Yes, the United States has withdrawn from the agreement.  That's not a good thing.  But Americans can still make a difference.  Are you recycling?  Great!  Please keep doing it.  Do you run a small (or large) business that is consciously using green practices to reduce your carbon footprint?  Excellent!  Please keep doing it.  Do you walk or bike to work several times a week?  Fantastic!  Please keep doing it.  Are you eating less meat? I mean, I know, think of all that yummy pulled pork you're missing out on, but it's still a sustainable move.  Please keep doing it.

There are so many things that we, as individuals, can do to live healthier, more eco-friendly, and sustainable lives.  While it would be better for the United States to be in this agreement instead of withdrawing from it, that doesn't mean change can't happen.  It means that I, and you, and our families and friends here in the US need to keep doing all those small things that help the environment--because all of us individually doing lots of small things will make a difference.

I'm frustrated by the lack of forward-thinking in the current Federal Administration, but instead of letting my frustration consume me, I'm going to continue to incorporate an increasing number of environmentally-friendly practices in all areas of my life.  You keep up the good work too.

 

Yesterday was Memorial Day.  It was also, technically, Day 3 of Liam's summer vacation, though he insisted it was only DAY 1! because the previous two days were the weekend.

The past three days, Liam has told me he's bored more times than I can count.  There are 101 more days of summer vacation, and I'm really starting to dread them.

Are you familiar with Phineas and Ferb?  If not, the theme song to this (TOTALLY AWESOME!!!!) Disney cartoon will introduce you to the general plot:

Here are the lyrics in case you need them:

There's 104 days of summer vacation
And school comes along just to end it
So the annual problem for our generation
Is finding a good way to spend it

Like maybe...
Building a rocket
Or fighting a mummy
Or climbing up the Eiffel Tower

Discovering something that doesn't exist (Hey!)
Or giving a monkey a shower

Surfing tidal waves
Creating nanobots
Or locating Frankenstein's brain (It's over here!)

Finding a dodo bird
Painting a continent
Or driving your sister insane (Phineas!)

As you can see
There's a whole lot of stuff to do
Before school starts this fall (Come on Perry)

So stick with us 'cause Phineas and Ferb
Are gonna do it all
So stick with us 'cause Phineas and Ferb are
Gonna do it all!
(Mom! Phineas and Ferb are making a title sequence!!)

The problem is that most kids aren't Phineas and Ferb.  I wasn't, and I was a kid in the land before time (AKA no internet.  My GOD, what did we DO before then?!).  Even so, I managed to keep myself contentedly relaxed and bored by entertaining myself.

Do kids not entertain themselves anymore, or is it just my kid?

Last night, Liam and Jeff went for a hike with the Boy Scouts, and I had three hours all to myself. Most of which I spent on Pinterest  frantically looking at ways to keep a pre-teen busy during summer vacation.  Judging by the lists I saw on Pinterest, my kid isn't the only one who doesn't entertain himself when faced with NO SCREEN TIME. (Gasp!  What kind of mother AM I?!?!?)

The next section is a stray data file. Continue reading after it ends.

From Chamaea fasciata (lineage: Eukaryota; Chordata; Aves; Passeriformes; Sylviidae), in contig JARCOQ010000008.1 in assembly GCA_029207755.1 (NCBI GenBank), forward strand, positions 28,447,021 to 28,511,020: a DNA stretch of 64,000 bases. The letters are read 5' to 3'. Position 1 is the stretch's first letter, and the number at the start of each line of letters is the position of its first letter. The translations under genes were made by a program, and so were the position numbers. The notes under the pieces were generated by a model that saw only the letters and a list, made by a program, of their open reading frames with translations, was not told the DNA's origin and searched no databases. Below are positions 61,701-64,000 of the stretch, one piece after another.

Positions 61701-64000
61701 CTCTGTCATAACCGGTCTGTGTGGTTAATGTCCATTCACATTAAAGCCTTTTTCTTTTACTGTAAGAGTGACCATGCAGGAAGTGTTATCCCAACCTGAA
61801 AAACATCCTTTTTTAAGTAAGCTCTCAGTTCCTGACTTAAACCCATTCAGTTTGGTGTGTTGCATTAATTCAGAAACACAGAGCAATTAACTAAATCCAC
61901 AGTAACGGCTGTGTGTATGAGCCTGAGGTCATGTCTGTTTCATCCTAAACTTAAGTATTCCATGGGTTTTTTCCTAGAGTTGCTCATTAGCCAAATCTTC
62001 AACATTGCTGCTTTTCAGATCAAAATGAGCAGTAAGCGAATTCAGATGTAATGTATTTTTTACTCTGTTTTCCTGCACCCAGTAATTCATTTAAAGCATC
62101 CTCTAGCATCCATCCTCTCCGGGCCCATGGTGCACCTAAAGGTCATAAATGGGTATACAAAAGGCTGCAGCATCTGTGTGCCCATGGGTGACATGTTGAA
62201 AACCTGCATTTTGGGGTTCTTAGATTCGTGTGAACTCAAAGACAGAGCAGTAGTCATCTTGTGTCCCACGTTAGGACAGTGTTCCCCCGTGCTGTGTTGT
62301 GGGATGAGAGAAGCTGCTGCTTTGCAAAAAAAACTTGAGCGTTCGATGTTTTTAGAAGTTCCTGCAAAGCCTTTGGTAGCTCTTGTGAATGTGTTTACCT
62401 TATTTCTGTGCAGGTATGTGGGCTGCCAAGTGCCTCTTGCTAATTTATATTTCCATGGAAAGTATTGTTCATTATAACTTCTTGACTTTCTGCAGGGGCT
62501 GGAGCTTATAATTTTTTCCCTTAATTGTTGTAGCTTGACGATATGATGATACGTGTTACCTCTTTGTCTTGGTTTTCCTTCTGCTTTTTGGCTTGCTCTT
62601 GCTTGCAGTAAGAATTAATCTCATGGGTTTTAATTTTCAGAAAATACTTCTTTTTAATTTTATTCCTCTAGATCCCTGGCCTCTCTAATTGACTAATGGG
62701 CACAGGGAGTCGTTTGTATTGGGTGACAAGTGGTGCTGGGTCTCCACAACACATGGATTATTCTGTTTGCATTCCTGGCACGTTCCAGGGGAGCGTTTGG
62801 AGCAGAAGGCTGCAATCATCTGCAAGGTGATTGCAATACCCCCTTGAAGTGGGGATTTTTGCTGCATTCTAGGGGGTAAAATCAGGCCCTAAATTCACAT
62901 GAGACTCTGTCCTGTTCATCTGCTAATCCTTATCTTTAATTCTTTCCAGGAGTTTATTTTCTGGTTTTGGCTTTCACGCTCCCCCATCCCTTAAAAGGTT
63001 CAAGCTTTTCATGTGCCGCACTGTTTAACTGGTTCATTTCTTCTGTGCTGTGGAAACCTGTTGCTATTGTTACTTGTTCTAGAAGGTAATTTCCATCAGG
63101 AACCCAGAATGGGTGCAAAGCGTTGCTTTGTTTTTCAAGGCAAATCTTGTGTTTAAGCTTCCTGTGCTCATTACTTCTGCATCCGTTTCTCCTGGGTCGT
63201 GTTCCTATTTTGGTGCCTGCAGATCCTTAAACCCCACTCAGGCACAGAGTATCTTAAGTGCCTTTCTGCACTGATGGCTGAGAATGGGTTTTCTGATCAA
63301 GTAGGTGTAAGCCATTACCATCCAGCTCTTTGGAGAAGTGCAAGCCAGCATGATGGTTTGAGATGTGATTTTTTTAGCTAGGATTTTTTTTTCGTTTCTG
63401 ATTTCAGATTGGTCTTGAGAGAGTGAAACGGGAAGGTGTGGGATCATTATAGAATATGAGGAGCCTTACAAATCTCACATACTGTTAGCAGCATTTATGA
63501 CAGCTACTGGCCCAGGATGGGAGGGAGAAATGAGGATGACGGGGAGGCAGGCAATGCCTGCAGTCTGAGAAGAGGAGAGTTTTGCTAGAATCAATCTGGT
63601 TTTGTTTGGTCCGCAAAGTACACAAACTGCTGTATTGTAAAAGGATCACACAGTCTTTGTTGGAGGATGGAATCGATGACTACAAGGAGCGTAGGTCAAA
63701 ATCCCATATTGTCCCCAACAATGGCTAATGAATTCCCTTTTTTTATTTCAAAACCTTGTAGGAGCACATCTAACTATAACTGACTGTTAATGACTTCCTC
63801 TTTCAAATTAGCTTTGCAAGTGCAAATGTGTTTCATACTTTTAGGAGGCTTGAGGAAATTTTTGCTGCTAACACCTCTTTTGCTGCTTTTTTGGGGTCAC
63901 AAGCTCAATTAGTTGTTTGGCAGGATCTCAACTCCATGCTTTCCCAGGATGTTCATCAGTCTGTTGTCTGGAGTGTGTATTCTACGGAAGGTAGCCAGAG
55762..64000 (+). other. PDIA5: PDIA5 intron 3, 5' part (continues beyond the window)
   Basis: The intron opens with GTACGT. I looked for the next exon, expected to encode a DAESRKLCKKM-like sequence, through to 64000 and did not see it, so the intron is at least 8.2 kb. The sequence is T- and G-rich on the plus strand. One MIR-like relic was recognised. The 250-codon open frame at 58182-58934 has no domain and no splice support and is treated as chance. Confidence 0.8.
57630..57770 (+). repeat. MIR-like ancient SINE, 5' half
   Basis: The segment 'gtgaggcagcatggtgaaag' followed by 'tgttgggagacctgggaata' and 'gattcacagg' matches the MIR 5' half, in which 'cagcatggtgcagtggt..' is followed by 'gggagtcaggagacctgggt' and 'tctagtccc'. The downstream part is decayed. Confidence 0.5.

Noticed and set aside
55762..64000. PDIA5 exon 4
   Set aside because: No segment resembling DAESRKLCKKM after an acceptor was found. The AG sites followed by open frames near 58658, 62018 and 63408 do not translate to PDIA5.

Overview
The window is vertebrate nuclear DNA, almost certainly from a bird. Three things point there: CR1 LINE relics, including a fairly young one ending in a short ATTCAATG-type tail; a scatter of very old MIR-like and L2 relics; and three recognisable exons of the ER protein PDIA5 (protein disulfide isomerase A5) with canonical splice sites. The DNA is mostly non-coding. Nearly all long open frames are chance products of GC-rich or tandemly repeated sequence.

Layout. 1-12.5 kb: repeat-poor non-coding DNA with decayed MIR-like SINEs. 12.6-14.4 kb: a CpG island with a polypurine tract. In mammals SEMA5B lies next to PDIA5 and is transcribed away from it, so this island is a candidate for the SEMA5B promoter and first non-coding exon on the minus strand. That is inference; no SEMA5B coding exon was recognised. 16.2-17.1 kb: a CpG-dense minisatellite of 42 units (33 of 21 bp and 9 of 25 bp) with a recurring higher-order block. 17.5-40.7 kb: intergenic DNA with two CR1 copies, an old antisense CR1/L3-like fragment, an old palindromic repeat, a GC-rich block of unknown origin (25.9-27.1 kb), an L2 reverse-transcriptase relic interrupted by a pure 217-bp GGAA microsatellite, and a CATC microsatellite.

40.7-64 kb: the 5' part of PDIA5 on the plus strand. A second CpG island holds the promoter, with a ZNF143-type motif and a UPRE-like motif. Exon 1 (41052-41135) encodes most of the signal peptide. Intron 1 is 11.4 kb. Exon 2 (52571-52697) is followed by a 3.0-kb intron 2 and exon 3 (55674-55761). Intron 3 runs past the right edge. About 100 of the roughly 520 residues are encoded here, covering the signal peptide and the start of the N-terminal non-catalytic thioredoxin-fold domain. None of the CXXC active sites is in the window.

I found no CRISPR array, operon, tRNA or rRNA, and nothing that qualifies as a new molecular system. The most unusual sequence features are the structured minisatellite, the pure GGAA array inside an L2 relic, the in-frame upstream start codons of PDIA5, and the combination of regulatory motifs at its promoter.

The good news is that I have a tentative plan now from last night's research, one that doesn't include me being Head of Liam's Personal Entertainment Committee.  (I know, I know, I should have been thinking about this long before last night, but I didn't wait until the middle of July.  Point to me.)  I'm thinking: library once a week; reading time every day from all of the books he checked out; swimming (maybe every week); working on his blog (maybe book reviews of all the books he's reading?); filling up the Netflix queue with some good movies for a quiet afternoon; STEM apps on the iPad; begin to learn a new language on Duolingo; and other possibilities. (as you can see there's a whole lot of stuff to do before school starts this fall....)

Now you tell me:  what do you do to not be your child(ren)'s personal entertainment committee during the summer?

As an added bonus, here is the extended version of the Phineas and Ferb theme song.  Because it's fun.

 

 

So I can think of many things I'd love to do, though I don't have a bucket list (you know, that list of things you need to do before you die).  Maybe I should have a bucket list.  Do you have a bucket list?

But this is not that list.  This is a list of fifty things I'll never do.  Ok, I know, never is a long time.  I could change my mind on some of these items, because hey, I'm allowed to change my mind.  But since I'm not getting any younger and I seem to be set in my ways, I'm pretty confident that these are the things I'll never do.

  1. Read Twilight.
  2. Watch the Twilight movies.
  3. Get a tongue piercing.
  4. Tattoo my face.
  5. Get drunk.
  6. Eat liver.
  7. Find the fountain of youth.
  8. Run a marathon.
  9. Run a half marathon.
  10. Run circles around my back yard.
  11. Consider Sarah Palin a serious political anything.
  12. Send Rush Limbaugh fan mail.
  13. Wear anything that is mustard yellow.
  14. Camp.
  15. Bungee jump.
  16. Enjoy red wine.
  17. Enjoy most white wine.
  18. Consider Justin Bieber talented.
  19. Wear leather pants.
  20. Go to any country that forces women to wear a head covering.
  21. Be a judge for American Idol.
  22. Be a judge on any show Simon Cowell is on or has his hands in.